Measure of a Different Greatness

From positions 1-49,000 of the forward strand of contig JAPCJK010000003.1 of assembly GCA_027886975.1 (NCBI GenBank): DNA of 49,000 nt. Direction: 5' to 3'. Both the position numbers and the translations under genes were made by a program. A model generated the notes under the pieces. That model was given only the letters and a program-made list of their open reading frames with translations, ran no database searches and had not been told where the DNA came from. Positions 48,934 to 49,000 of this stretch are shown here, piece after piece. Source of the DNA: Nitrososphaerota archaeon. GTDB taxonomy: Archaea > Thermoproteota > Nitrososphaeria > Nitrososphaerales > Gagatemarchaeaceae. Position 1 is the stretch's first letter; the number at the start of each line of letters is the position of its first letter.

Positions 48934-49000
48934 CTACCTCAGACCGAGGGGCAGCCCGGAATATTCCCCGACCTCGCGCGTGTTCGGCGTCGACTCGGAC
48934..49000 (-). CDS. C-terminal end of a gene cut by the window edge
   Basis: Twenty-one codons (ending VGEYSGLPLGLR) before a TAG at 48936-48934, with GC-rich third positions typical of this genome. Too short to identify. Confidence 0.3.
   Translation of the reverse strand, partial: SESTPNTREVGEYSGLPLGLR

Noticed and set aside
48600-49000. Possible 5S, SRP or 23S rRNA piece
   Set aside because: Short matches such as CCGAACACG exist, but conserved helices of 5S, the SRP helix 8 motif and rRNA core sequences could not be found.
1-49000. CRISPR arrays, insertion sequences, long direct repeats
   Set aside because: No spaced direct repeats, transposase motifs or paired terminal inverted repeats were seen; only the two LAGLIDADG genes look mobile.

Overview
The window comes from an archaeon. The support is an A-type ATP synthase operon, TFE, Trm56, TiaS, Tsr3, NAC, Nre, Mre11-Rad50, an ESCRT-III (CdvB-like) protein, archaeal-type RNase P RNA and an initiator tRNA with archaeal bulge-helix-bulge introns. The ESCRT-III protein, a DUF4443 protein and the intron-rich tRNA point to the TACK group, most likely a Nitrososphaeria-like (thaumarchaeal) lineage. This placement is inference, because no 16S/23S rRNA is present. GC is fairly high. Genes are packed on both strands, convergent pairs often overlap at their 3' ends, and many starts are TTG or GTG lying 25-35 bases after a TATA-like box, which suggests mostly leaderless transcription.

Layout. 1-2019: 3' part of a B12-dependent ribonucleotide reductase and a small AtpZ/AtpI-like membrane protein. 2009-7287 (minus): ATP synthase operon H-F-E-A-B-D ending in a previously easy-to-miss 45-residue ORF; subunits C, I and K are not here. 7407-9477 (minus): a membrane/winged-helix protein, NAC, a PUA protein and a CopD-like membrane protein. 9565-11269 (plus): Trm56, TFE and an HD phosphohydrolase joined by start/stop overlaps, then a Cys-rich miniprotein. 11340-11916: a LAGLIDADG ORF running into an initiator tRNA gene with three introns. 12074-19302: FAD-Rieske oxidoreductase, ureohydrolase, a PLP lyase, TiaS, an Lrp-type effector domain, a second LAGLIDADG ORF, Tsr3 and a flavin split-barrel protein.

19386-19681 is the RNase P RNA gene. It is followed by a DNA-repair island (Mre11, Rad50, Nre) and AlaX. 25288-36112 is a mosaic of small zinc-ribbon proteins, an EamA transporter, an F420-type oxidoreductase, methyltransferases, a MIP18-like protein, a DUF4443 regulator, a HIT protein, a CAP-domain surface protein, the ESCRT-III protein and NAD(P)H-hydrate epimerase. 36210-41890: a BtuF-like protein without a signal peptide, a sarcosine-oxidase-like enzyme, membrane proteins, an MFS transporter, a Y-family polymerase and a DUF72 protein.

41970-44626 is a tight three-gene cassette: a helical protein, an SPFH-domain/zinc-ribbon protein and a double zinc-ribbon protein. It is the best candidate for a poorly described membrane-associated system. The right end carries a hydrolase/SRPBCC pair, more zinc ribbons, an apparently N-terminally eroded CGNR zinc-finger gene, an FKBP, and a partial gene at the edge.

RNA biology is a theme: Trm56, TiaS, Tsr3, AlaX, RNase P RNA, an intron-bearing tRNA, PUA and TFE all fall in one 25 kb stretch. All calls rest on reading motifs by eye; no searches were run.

This volume examines a selection of late medieval works devoted to the intensive infinite in order to draw a comprehensive picture of the context, character and importance of scholastic efforts to reason philosophically about divine infinity. As Dominican masters face Franciscan 'spirituals' and as university-trained theologians face evangelical laymen, the purpose and meaning of divine infinity shift, reflecting a basic tension between the Church's Petrine vocation for geopolitical orthodoxy and its more Pauline mission to promote Christian orthopraxis. The first part of the book traces the scholastic defense of divine infinity from the holocaust of Montségur up to John Duns Scotus. The second part examines the semiotic breakthrough initiated by William of Ockham and the subsequent penetration of infinist theory into a wide variety of disciplines.